ISPs who don't and won't aggregate are generally held in poor regard by the internet operations community. The regional internet registries publish the minimum allocation sizes. At the time of making this recording for all registries the minimum allocation for IPv4 was a slash 24 and for IPv6 it was a slash 4 to 8 for an assignment. Basically going to an end user or slash 32 for an allocation which is what goes to a network operator under 2010 there really wasn't any reason to see anything longer than a slash twenty two ipv4 prefix and Internet but now it's quite likely that the ipv4 run out is having a serious impact on the internet routing table and is determining what is PS are announcing to the global Internet so what happens if aggregation is not properly done on the Internet we will now show you an example of what happens if aggregates are not properly announced as you can see on the screen a customer has been assigned a slash twenty tree network from a s 100 slash 19 address block you see that only a s 100 announces the customers individual networks to the internet and not its aggregate what happens when the customer link goes down their slash 22 your network becomes unreachable and is withdrawn from the a s 100 cybg P since their ISP doesn't aggregate its slash 19 network block the slash twenty tree network withdrawal is announced to its peers and this starts rippling through the internet this causes added load on all Internet backbone routers as the network is removed from routing tables when the customer link returns the ax / 23 network is now visible to their ISP and is riad ver ties to peers this starts rippling through the internet again and adds the load on internet backbone routers as network is reinserted into the routing table some ISPs suppress the flaps an internet may take 10 to 20 minutes or longer for this network to be visible this means that quality of service is not guaranteed for this network in the good example for example imagine the same example where the customer has a slash 23 net worth assigned from the same AS 100 slash 19 block in this scenario a s 100 announces it slash 19 aggregate to the internet if the customer link goes down there slash 23 network becomes unreachable and it's we drawn from s 100 cybg P the slash 19 aggregate is still announced the Internet so there are no BGP hold on problems or propagation delays as well as no damping by other ISPs when the customer link returns their slash 23 network is visible again and re-injected into a s 100 ibgp the whole internet becomes visible immediately and the customer has quality of service perception in conclusion the good example is what everybody should do as it adds the Internet stability as well as reduce the size of the routing table this reduces routing churn thereby improving Internet QoS for everyone. That example is what many ISPs do due to either lack of knowledge or laziness. This must be avoided.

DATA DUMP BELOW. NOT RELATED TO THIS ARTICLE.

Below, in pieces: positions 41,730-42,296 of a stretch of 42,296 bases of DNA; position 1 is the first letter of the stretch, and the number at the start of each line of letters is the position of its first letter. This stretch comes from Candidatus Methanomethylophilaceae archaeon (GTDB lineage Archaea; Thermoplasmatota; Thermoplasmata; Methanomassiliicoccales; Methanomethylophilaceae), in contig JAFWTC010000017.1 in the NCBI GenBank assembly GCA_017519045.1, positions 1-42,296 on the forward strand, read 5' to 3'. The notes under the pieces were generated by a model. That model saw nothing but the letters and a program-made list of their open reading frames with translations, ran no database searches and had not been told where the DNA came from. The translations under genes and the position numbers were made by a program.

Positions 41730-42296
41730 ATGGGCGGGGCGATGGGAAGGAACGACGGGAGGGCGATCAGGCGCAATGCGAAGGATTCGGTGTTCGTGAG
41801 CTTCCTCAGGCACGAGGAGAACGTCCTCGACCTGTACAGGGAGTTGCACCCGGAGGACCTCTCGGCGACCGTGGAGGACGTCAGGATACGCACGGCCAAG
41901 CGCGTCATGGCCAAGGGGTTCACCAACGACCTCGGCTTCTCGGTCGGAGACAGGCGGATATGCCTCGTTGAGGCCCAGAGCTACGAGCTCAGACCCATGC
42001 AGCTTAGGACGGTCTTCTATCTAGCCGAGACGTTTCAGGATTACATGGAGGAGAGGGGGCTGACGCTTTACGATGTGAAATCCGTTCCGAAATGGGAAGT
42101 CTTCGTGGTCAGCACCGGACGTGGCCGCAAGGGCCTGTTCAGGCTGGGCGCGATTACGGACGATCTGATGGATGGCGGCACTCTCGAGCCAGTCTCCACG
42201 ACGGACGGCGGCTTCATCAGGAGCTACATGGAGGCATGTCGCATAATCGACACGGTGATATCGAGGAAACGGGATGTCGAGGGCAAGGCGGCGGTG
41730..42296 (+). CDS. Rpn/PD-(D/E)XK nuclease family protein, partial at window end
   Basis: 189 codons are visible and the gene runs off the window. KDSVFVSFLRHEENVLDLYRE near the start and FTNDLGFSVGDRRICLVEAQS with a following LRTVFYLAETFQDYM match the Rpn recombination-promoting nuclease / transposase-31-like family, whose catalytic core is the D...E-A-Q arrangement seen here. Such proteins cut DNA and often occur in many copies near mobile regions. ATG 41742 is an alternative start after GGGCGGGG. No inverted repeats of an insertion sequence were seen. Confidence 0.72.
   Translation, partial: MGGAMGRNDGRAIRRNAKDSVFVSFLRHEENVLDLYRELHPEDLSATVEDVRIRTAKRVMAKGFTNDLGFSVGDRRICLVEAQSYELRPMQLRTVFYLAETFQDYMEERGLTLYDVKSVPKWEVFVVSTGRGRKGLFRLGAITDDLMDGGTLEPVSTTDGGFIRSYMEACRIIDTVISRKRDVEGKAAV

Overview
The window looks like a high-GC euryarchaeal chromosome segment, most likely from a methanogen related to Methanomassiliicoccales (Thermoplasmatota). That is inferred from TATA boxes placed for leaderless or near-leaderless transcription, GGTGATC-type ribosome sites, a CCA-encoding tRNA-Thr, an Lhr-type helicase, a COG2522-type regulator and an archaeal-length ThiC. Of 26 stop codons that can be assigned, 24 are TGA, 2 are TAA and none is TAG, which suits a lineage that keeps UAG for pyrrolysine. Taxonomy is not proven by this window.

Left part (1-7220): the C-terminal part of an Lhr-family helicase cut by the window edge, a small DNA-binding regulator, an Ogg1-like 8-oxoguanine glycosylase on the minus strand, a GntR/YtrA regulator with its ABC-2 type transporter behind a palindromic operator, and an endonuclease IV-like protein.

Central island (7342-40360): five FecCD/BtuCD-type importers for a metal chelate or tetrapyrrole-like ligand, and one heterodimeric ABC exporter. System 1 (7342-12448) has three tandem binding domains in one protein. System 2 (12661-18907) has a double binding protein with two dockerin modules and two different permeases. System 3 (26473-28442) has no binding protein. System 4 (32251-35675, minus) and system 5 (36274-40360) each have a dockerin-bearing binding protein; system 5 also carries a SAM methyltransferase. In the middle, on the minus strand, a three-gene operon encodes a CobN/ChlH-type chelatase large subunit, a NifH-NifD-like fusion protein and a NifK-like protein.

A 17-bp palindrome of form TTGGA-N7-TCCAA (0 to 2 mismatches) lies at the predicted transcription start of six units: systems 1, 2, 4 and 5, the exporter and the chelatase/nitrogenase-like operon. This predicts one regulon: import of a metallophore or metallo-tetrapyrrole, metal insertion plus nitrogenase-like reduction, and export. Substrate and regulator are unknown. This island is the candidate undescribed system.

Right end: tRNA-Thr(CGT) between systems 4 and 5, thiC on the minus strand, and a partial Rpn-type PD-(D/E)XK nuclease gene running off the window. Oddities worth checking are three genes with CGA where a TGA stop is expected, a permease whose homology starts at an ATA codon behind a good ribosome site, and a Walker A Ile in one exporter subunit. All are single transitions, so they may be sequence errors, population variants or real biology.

© Produced by Philip Smith and the Network Startup Resource Center, through the University of Oregon.

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